I re-watched this Oscar-winning movie (directed by Elia Kazan) last week; I saw it a few times over the years. Though there are things to admire, there are scenes which will look quite dated (and insensitive) to modern viewers. After he decides on his angle, Phil looks into the mirror and assesses his own features (“dark hair, dark eyes”) as being consistent w/ the Jews. This reveals that he has been influenced by the stereotype of there being a “Jewish look.” You may find Phil’s talks w/ his (Jewish) secretary, Elaine Wales (June Havoc), to be cringe-worthy (as the young people say). Of course, June herself says some self-hating/prejudiced stuff re: her people.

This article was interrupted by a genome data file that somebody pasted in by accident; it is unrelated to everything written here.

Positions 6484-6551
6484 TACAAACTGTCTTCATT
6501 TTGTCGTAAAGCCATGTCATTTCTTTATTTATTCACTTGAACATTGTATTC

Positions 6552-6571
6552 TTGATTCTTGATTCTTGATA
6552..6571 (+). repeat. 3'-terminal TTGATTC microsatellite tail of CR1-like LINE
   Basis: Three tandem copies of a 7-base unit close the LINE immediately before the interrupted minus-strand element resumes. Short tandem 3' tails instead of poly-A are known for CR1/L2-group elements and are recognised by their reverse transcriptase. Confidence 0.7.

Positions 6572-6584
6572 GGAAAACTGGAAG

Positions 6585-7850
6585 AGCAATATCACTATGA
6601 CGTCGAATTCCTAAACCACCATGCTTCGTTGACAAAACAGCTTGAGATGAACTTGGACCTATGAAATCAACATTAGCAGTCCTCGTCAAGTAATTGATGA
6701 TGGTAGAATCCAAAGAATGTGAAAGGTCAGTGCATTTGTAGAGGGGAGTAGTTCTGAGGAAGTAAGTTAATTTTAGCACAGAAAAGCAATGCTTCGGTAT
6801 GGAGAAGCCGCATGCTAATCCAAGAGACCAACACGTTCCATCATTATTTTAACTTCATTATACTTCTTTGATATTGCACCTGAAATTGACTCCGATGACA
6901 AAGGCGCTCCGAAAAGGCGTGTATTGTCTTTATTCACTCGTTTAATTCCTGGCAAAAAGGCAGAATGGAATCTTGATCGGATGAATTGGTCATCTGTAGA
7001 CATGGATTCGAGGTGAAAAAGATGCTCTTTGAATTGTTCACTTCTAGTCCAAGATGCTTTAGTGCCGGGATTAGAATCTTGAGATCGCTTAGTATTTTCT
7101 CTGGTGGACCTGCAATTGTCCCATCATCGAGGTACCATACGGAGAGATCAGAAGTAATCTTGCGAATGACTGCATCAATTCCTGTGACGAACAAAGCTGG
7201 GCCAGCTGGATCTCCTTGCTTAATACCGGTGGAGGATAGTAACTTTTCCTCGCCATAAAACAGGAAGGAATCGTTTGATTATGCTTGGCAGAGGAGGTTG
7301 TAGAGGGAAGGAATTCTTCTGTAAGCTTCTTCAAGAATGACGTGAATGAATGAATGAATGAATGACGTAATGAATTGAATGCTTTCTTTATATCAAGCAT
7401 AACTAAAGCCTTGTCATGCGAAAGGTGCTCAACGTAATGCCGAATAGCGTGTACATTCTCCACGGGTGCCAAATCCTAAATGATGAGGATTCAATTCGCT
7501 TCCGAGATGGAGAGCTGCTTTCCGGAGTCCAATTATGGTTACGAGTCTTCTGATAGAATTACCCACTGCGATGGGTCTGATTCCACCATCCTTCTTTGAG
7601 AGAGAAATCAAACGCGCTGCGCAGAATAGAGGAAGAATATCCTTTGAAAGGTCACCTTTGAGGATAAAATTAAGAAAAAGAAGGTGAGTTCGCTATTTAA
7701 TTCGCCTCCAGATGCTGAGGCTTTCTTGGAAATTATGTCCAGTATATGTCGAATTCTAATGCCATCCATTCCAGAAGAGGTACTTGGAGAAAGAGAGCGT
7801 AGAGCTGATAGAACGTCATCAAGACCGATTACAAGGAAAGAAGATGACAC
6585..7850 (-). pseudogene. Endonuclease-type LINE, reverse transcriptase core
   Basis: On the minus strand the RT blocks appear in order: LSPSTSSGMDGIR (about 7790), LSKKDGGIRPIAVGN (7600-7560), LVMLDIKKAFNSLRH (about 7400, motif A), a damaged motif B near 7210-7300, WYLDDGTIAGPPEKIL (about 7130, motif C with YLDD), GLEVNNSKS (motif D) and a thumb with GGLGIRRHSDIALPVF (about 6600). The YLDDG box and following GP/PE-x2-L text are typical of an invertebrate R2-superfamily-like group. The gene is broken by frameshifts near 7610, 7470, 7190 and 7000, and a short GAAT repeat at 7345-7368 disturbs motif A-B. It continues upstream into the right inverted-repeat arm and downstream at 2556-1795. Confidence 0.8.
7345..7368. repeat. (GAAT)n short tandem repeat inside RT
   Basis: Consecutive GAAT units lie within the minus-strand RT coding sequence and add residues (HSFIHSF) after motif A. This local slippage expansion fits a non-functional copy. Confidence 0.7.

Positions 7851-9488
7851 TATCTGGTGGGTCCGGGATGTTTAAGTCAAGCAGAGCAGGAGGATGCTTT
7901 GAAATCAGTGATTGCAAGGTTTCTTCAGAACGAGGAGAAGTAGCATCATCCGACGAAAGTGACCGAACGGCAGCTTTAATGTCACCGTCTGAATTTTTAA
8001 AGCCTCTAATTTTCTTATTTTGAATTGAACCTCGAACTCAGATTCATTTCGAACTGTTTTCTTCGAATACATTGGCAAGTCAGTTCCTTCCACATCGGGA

Phil: I’m going to let everybody know I’m Jewish.

Kathy: Jewish? But you’re not! Are you? Not that it would make any difference to me. But you said, “Let everybody know,” as if you hadn’t before and would now. So I just wondered. Not that it would make any difference to me. Phil, you’re annoyed.

Phil: No, I’m just thinking.

Kathy: Well, don’t look serious about it. Surely you must know where I stand.

Phil: Oh, I do.

Kathy: You just caught me off-guard.

I thought it was refreshing that the main love interest was smart (teacher), posh, and divorced; this is rare for a woman in a ’40s movie! (BTW, both Peck and McGuire were only in their early 30s.) However, Kathy is a part of her time and (high) society, so she doesn’t always know what to say (much less do) when her man is faced w/ prejudice. Admit it, we all know some “nice” WASP lady like this! There’s a lot of emphasis (too much for many viewers) on the romance between Phil and Kathy; it also happens very fast. I thought that the actors had good chemistry, though I preferred Anne Dettrey (Celeste Holm) over Kathy. Anne also works at the mag, enjoys single life, and has a bubbly personality; we can tell she greatly respects and likes Phil.